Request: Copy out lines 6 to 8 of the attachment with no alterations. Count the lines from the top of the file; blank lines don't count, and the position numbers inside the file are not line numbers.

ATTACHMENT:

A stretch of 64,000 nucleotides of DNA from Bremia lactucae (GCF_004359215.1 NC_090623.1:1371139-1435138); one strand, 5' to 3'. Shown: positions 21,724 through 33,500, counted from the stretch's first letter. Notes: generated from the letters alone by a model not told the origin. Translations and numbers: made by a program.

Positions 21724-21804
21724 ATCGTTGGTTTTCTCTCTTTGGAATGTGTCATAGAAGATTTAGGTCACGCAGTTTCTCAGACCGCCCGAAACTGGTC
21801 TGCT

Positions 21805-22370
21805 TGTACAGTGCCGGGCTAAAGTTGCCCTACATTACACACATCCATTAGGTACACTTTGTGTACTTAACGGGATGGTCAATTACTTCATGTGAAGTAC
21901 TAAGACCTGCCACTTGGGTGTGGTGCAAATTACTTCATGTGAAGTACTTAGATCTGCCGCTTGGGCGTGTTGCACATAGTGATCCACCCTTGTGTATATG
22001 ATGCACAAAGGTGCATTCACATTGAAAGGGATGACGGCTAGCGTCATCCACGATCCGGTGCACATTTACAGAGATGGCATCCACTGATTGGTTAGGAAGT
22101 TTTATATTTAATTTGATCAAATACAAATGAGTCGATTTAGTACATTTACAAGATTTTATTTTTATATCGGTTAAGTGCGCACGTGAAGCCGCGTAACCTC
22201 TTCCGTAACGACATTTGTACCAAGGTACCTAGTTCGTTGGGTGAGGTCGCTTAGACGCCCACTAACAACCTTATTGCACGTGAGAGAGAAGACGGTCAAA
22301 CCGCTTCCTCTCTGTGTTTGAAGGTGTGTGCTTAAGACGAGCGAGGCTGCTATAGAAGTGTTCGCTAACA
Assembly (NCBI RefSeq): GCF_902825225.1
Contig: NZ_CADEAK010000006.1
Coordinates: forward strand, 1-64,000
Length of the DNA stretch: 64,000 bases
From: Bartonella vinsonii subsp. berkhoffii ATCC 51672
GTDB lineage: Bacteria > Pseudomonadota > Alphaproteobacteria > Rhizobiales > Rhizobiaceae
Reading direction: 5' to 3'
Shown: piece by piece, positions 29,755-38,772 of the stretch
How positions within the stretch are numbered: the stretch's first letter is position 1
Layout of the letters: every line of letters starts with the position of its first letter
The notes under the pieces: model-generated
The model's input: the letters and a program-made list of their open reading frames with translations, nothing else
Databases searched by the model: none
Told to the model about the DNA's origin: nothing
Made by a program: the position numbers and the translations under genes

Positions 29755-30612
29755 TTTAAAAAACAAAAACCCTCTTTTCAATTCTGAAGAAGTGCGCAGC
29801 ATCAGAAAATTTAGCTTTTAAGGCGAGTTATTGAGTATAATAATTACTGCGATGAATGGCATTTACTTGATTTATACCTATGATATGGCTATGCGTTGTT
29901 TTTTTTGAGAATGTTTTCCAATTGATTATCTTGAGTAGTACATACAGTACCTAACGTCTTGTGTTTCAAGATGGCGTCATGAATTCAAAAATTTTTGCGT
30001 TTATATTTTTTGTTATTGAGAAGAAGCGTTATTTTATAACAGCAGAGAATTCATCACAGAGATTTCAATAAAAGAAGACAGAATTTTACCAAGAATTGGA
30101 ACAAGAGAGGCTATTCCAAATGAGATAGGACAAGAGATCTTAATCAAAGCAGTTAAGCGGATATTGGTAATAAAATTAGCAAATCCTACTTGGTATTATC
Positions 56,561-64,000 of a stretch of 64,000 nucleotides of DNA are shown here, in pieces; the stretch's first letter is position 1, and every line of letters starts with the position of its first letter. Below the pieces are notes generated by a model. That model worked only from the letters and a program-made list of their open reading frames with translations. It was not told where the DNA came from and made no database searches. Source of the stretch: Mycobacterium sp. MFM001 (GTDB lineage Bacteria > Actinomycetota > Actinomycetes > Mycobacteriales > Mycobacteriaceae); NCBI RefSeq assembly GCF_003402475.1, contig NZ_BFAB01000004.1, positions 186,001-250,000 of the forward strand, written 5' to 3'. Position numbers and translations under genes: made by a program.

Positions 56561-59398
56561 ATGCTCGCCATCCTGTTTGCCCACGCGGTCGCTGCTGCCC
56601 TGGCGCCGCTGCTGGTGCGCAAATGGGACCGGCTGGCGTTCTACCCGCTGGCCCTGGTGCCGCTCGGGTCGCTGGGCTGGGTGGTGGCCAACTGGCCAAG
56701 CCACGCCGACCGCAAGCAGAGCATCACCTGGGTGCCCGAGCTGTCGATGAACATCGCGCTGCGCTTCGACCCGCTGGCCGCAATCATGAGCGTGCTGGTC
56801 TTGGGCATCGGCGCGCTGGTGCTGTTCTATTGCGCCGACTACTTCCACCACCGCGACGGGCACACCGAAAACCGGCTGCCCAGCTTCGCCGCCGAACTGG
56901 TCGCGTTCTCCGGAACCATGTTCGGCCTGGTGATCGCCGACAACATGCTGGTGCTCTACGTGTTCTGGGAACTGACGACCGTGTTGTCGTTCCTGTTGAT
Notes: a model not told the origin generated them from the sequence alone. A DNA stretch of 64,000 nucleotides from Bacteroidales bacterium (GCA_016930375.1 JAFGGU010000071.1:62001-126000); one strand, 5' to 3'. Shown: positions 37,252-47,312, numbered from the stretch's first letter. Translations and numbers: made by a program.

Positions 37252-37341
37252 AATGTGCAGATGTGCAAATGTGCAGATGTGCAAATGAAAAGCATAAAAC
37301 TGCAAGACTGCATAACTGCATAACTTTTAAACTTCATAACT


21805 TGTACAGTGCCGGGCTAAAGTTGCCCTACATTACACACATCCATTAGGTACACTTTGTGTACTTAACGGGATGGTCAATTACTTCATGTGAAGTAC
21901 TAAGACCTGCCACTTGGGTGTGGTGCAAATTACTTCATGTGAAGTACTTAGATCTGCCGCTTGGGCGTGTTGCACATAGTGATCCACCCTTGTGTATATG
22001 ATGCACAAAGGTGCATTCACATTGAAAGGGATGACGGCTAGCGTCATCCACGATCCGGTGCACATTTACAGAGATGGCATCCACTGATTGGTTAGGAAGT